are growing low by sharing them with Angela, after at least a
few weeks have passed!
On Earth, human pregnancy generally lasts about 9 months.
Starbuck refers to the gestation period as about 9.5 months. Is
there a difference between Earthling and Colonial pregnancy, or
is it just a difference in the estimation of generalities? (Not
to mention the Colonial term for "month" is "quatron").
We do not see a scene in which she reveals her name, but, in the
final act of the episode, Starbuck refers to the woman as
Angela; whether she told him that name or he simply applied it
to her is unknown. On Earth, the name "Angela" is derived from
the Greek word "angelos", which means "messenger of God". An
appropriate name for one who is a representative of the Beings
of Light, who seem to be somewhat analogous to "angels" of
Earth's western religions.
Watching this episode as an adult, I realize that Starbuck was
sacrificing himself to let Angela and the baby escape. But at
the time it originally aired, I remember I was like, "That
bitch! She took off and left Starbuck on the planet against the
Cylons!" Okay, I probably wasn't thinking "bitch" as a
13-year-old at the time, but it sure seemed like Angela had
launched the escape craft and left Starbuck behind on her own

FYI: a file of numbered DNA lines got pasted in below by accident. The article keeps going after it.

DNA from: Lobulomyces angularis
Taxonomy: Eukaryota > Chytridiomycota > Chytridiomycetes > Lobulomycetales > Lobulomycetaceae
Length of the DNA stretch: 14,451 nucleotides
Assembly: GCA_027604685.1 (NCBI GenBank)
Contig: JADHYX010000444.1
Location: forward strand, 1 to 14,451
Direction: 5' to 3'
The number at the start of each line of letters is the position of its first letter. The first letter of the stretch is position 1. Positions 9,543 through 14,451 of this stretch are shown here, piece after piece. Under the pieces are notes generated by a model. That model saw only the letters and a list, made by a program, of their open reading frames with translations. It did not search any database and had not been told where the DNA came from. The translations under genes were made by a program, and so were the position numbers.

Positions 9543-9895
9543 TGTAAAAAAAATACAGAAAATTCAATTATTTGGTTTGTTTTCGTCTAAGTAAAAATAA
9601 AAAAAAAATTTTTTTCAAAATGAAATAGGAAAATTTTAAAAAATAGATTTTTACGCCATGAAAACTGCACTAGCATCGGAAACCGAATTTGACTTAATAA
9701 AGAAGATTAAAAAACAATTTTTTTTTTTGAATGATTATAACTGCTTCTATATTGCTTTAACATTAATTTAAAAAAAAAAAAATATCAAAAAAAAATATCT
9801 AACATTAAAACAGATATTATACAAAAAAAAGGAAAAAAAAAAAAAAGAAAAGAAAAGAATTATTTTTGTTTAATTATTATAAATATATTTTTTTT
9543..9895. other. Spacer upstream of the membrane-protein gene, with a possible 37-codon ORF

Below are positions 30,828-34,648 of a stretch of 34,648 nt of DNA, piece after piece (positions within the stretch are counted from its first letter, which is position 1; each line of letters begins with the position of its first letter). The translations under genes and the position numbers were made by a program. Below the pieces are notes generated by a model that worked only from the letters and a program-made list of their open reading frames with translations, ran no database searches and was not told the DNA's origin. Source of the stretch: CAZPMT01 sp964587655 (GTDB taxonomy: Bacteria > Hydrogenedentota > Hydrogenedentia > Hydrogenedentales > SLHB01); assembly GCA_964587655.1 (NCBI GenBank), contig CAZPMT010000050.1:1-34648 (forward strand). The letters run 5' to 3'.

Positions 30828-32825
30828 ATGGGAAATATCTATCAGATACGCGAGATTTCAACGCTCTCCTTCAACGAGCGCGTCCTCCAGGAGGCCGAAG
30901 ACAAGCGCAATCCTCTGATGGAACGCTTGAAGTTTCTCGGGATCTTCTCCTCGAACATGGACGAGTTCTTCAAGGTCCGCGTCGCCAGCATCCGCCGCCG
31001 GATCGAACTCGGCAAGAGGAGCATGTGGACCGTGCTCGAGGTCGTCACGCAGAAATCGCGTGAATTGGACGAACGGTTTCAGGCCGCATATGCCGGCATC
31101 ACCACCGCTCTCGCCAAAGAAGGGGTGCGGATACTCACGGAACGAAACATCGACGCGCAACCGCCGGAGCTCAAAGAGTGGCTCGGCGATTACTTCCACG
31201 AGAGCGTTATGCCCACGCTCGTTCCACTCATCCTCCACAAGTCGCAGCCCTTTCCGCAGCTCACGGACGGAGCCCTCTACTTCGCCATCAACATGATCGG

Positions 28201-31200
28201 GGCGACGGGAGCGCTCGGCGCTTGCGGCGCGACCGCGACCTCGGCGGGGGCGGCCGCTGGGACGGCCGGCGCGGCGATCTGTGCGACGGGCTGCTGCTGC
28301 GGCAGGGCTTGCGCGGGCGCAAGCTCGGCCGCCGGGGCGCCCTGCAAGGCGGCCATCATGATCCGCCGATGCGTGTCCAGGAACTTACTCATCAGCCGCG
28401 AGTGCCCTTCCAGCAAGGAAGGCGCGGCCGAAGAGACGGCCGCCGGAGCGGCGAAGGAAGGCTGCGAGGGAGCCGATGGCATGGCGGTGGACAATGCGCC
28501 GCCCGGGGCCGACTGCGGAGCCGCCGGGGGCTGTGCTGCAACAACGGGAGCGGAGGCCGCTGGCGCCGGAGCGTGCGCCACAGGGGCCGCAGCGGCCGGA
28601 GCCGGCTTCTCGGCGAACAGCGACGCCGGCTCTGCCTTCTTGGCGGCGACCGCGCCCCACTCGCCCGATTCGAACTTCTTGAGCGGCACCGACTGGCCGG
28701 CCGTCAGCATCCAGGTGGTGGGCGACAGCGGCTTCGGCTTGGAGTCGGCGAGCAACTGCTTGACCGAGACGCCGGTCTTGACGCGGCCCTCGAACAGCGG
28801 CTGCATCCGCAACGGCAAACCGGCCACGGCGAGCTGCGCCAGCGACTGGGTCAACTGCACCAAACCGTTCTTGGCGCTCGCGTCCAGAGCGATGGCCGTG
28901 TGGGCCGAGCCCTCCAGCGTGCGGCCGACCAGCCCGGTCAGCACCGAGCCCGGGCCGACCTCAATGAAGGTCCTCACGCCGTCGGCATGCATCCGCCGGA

While greeting the investigating trio of centurions near the end
of the episode, Cy refers to himself as "Group Leader Cyrus",
implying that he had the name of "Cyrus" before his
crash-landing on the planet.
What happened to Starbuck? At the end of the episode, he is left
alone on the planet after the death of Cy and the escape of
Angela and the baby with little or no food.
But there is, presumably, a fully functional Cylon Raider nearby
(the one that brought the Cylon trio at the end), which Starbuck
might be able to escape the planet in. A
follow-up teleplay, "Wheel of Fire", was written but never
produced as an episode due to the cancellation of the series. In
the follow-up, it would have been revealed that Angela was one
of the Beings of Light from the Ship of Lights and Starbuck was
being tested in our current episode for his worthiness to become
one of them, which he does.
Is Cy truly dead for good? Might Starbuck be able to repair him
again with parts from the other fallen centurions?
How was Dr. Zee able to have such a clairvoyant dream? Is it a
previously unknown ability of his? Or did the Beings of Light
send the dream to him?